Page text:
Imaging of transgender patients: expected findings and complications of gender reassignment therapy

Uterine and Ovarian Cancer Disease Focused Panel of SAR

Research output: Contribution to journalReview articlepeer-review

5 Scopus citations

Abstract

Objectives: Gender dysphoria is defined as a conflict between the biological gender and the gender with which the person identifies. Gender reassignment therapy can alter external sexual features to resemble those of the desired gender and are broadly classified into two types, female to male (FTM) and male to female (MTF). In this paper we describe expected findings and complications of gender reassignment therapy. Methods: Collaborative multi-institutional project supported by Ovarian and Uterine Cancer Disease Focused panel of Society of Abdominal Radiology. Results: Gender dysphoria is defined as a conflict between the biological gender and the gender with which the person identifies. Gender reassignment therapy can alter external sexual features to resemble those of the desired gender and are broadly classified into two types, female to male (FTM) and male to female (MTF). These therapies include hormonal treatment as well as surgical procedures. FTM genital reconstructive therapy includes creation of a neophallus, which can be achieved by metoidioplasty or phalloplasty with mastectomy, along with testosterone administration. MTF gender reassignment surgery includes complete removal of external genitalia with penectomy and orchiectomy, with vaginoplasty, clitoroplasty, labiaplasty, and breast augmentation along with estrogen supplements. Conclusion: Surgical techniques alter the standard anatomy and make imaging interpretation challenging if radiologists are unfamiliar with expected post-operative appearances. It is important to recognize the complications related to surgical and non-surgical treatment of gender dysphoria to avoid interpretation errors. Furthermore, increasing the prevalence of transgender patients requires increased sensitivity when interpreting imaging studies to reduce the potential for misdiagnoses in reporting due to frequently incomplete available clinical history.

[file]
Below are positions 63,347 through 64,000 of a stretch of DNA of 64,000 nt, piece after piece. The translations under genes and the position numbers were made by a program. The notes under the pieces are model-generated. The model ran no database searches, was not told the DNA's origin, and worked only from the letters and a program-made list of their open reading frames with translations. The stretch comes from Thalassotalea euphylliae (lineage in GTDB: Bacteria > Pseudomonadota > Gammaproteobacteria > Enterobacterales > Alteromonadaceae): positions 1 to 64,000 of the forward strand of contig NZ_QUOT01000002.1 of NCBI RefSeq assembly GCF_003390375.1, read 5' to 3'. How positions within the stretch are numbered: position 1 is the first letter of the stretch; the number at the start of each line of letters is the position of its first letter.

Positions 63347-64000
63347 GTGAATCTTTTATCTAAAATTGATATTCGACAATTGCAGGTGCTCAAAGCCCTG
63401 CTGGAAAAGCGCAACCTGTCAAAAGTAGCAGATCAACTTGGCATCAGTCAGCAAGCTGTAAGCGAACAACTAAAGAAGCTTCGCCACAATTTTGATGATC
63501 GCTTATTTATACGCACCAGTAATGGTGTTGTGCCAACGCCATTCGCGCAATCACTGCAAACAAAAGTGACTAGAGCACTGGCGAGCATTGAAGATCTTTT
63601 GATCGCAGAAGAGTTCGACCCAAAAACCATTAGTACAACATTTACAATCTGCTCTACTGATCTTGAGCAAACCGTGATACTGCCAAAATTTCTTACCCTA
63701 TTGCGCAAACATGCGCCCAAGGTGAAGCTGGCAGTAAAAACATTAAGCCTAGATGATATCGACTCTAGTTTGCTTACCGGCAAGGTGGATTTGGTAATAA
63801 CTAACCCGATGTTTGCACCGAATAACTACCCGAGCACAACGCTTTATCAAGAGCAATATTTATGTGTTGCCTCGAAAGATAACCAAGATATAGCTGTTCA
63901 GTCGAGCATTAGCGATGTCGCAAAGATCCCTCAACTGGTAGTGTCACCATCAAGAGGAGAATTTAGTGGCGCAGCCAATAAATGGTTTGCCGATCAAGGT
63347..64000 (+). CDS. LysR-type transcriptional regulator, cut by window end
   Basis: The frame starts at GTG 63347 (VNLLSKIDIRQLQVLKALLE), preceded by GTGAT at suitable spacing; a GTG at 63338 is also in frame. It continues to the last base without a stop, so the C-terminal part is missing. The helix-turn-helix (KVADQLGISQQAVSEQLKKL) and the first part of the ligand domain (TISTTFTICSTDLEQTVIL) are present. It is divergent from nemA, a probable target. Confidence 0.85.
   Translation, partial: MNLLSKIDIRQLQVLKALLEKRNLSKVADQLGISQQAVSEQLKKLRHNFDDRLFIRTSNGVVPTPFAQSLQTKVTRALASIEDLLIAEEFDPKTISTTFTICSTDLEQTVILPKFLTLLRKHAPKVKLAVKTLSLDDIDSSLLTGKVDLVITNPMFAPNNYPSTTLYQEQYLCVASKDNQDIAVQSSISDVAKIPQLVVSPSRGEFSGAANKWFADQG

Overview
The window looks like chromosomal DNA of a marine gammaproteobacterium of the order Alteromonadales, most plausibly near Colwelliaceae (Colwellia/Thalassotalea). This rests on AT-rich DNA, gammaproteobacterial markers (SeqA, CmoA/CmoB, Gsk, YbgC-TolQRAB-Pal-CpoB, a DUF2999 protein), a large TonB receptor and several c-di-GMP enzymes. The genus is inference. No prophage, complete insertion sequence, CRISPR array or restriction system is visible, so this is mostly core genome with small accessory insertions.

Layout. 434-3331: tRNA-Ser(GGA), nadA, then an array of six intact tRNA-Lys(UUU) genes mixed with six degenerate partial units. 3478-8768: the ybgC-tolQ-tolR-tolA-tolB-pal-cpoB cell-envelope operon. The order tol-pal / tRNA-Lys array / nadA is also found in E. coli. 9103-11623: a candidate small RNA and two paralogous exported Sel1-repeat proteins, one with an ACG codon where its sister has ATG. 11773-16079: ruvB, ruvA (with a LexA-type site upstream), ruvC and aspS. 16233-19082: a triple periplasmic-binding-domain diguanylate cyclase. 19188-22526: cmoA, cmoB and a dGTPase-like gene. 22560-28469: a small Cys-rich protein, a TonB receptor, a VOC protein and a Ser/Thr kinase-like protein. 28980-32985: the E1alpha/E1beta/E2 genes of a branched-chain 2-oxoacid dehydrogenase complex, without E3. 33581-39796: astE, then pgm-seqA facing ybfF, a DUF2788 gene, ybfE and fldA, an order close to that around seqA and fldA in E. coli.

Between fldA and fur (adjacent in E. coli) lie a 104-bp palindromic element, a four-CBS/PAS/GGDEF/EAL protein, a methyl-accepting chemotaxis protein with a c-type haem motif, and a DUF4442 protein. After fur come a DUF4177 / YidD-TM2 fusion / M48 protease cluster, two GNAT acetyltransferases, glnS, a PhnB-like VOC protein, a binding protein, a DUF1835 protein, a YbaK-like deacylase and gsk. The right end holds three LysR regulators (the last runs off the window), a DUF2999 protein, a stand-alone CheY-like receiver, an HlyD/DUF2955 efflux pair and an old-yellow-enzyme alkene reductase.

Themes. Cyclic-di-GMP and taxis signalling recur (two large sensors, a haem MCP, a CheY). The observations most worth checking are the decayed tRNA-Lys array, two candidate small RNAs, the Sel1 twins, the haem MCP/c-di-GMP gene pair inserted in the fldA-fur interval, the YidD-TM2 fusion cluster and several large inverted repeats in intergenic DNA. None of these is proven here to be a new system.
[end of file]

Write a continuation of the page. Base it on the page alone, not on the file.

Original languageEnglish (US)
Pages (from-to)2886-2898
Number of pages13
JournalAbdominal Radiology
Volume44
Issue number8
DOIs
StatePublished - Aug 15 2019

Keywords

  • Computed tomography
  • Gender dysphoria
  • Magnetic resonance imaging
  • Sex reassignment surgery
  • Transgender

ASJC Scopus subject areas

  • Radiological and Ultrasound Technology
  • Radiology Nuclear Medicine and imaging
  • Gastroenterology
  • Urology

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